Fifty years have passed since President Richard M. Nixon changed the US monetary system by suspending the conversion of US dollars to gold and allowing the rate to float.
The elimination of the gold standard and the move to a floating exchange rate system have raised serious concerns. Perhaps the most interesting point or lesson since the change is that the US dollar has been dominant in the world and more robust than initially expected. Even in retrospect, most experts would have doubted the system could survive that long.
We now have a monetary system called the fiduciary system, which the government designates as legal tender. Some definitions can help.
Fiduciary money has no intrinsic value, while legal tender is any money declared legal by a government. Governments can issue fiat currency and make it legal tender by setting it as the standard for debt payment. The advantage of fiat money is that it gives central banks greater control over the economy, but governments can also create problems by mismanaging the money supply.
Today, the US dollar is both fiat currency and legal tender.
Global turmoil has challenged the dominance of the US dollar on several occasions. Of course, the world continues to be turbulent. And with recent events in Afghanistan, one wonders if the events that have humiliated the world’s most powerful military and largest economy will have implications for the dollar and its role in the world.
Yet the dollar has shown remarkable resilience over time.
It is tempting to dismiss America’s failure in Afghanistan as inconsequential to the dollar. After all, the dollar has survived many political failures and attempts to undermine it. Why should this time be any different? The answer depends on your expectations of the global economy and the behavior of its main financial players outside the United States, notably China and the European Union.
The current system has endured for three main reasons.
First, most countries have not chosen to let their currencies float freely against the dollar. Although more countries have floated their currencies in recent decades, others have maintained fixed exchange rates, developed their own regional exchange rate relationships, or launched a common currency, such as the euro.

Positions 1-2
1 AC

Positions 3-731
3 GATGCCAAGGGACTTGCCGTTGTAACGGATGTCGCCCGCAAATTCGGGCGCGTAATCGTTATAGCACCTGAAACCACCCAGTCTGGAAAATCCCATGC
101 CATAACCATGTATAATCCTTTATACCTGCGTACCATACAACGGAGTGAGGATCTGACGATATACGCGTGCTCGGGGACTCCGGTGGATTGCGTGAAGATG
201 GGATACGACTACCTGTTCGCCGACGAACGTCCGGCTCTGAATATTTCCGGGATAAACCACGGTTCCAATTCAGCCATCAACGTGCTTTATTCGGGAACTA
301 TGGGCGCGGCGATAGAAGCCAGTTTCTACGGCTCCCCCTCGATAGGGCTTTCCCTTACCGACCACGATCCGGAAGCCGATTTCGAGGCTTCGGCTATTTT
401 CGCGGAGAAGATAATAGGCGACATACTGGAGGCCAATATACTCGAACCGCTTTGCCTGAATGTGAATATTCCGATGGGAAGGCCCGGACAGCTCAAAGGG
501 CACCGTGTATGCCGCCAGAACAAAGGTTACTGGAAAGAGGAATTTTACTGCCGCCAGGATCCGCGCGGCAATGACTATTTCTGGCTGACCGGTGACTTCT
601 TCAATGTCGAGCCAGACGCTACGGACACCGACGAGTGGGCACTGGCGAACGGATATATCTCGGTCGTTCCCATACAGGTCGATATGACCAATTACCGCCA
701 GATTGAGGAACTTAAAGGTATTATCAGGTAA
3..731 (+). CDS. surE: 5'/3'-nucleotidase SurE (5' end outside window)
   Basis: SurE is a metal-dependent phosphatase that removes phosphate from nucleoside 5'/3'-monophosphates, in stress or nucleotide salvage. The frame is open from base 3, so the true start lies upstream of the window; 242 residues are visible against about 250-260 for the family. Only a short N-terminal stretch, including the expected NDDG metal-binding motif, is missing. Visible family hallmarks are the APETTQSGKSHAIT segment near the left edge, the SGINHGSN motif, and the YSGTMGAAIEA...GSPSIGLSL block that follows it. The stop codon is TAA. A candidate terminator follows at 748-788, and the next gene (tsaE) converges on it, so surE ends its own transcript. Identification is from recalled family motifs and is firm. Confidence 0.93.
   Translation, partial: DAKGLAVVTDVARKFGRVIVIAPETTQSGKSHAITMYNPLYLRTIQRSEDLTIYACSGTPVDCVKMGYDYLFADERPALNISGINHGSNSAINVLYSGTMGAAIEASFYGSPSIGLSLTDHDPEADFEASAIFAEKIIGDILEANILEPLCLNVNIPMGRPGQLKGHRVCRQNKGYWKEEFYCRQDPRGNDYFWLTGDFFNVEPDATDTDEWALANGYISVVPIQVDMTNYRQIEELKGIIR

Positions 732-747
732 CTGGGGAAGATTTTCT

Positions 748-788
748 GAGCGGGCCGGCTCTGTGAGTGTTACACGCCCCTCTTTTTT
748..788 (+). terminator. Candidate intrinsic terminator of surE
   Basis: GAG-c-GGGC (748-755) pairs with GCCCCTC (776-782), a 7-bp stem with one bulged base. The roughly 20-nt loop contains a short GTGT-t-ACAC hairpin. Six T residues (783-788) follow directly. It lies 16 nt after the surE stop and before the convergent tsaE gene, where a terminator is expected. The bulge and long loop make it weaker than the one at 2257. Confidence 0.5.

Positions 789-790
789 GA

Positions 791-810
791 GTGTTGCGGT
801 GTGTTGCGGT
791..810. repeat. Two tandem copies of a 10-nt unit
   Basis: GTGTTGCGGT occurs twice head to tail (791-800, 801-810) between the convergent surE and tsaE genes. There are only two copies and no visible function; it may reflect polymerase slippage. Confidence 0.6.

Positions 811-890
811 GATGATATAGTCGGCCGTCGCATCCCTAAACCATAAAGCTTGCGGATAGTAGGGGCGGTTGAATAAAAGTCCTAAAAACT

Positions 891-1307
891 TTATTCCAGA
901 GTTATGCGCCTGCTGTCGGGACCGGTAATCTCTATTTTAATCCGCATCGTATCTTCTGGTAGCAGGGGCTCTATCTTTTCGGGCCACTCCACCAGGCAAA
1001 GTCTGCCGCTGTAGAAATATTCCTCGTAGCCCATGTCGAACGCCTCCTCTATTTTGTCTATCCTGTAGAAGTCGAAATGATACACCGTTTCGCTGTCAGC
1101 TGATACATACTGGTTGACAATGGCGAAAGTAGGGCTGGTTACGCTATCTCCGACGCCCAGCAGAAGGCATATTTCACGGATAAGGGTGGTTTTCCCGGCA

Second, among the few countries with enough economic clout to influence the global monetary system, Russia has often opposed but simply lacks significant economic clout. Japan, Germany and now China have made a conscious decision to prevent their currencies from assuming a larger global role. Note that Germany has systematically opposed the idea of pan-European bonds. Without a common budget, the euro will always be prevented from competing with the dollar or from playing a much larger role in the global financial system.
Japan never had any interest in playing a global role for the yen, even when its economy was booming, and many experts predicted it would catch up with the United States.
China has also often opposed the current global monetary system, but has been reluctant to expand the renminbi’s role in financial markets, both domestically and internationally. Instead, China seems to prefer a system using Special Drawing Rights, the reserve assets of the International Monetary Fund, whose value is based on a basket of five currencies (the US dollar, the euro, the renminbi , the yen and the pound sterling).
Some find this approach attractive because it would have more global “fairness”. The practical implementation would be difficult. The basic requirements would include China allowing freer use of the renminbi; and the United States accepting the monetary system based on the SDR. None of these changes are likely to happen anytime soon.
The third reason for maintaining the current system may be of the greatest importance, and that is influence. The dominance of the US dollar has conferred benefits that many US presidents have enjoyed.
A dominant dollar is a powerful tool for pursuing diplomatic and national security objectives. The use of sanctions against countries that have done business with Iran is a recent example. If current or future American leaders use dollar dominance in the same way, perhaps against countries doing business with hostile Afghanistan, the currency of the sanctioned country could suffer. Political tools are important and are not easily abandoned.
This year, the International Monetary Fund is working on its five-year mandated review of the composition and valuation of the SDR basket. If this exercise increases the share allocated to the Chinese renminbi, it will be a sign that the global monetary system is changing. Just as China’s growing share in the global economy implies the need for fundamental rebalancing, the renminbi’s share in the SDR basket cannot continue to grow without this increase making sense for the future of the financial system. global.
China appears more and more aggressive and competitive with the United States Will China and other countries use the latest events in Afghanistan to improve their position at the expense of the United States? Watch carefully.
Mark Sievers, President of Epsilon Financial Group, is a Certified Financial Planner with an MBA from the University of California at Berkeley. Contact him by email at [email protected].